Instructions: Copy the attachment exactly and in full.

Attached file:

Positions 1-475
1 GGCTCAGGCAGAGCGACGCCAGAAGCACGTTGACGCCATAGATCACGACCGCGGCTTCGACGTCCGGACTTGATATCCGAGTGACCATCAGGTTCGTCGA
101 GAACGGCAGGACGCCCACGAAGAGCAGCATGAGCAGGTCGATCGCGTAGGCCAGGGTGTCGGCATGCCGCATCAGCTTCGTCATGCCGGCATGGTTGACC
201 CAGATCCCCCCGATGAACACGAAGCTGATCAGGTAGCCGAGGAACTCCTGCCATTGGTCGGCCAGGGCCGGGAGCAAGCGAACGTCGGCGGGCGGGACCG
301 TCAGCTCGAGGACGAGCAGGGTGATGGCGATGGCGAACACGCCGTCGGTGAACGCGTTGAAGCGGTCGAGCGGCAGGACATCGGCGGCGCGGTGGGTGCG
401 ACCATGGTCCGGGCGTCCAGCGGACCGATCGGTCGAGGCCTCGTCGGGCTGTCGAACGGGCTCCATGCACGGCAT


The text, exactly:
Positions 1-475
1 GGCTCAGGCAGAGCGACGCCAGAAGCACGTTGACGCCATAGATCACGACCGCGGCTTCGACGTCCGGACTTGATATCCGAGTGACCATCAGGTTCGTCGA
101 GAACGGCAGGACGCCCACGAAGAGCAGCATGAGCAGGTCGATCGCGTAGGCCAGGGTGTCGGCATGCCGCATCAGCTTCGTCATGCCGGCATGGTTGACC
201 CAGATCCCCCCGATGAACACGAAGCTGATCAGGTAGCCGAGGAACTCCTGCCATTGGTCGGCCAGGGCCGGGAGCAAGCGAACGTCGGCGGGCGGGACCG
301 TCAGCTCGAGGACGAGCAGGGTGATGGCGATGGCGAACACGCCGTCGGTGAACGCGTTGAAGCGGTCGAGCGGCAGGACATCGGCGGCGCGGTGGGTGCG
401 ACCATGGTCCGGGCGTCCAGCGGACCGATCGGTCGAGGCCTCGTCGGGCTGTCGAACGGGCTCCATGCACGGCAT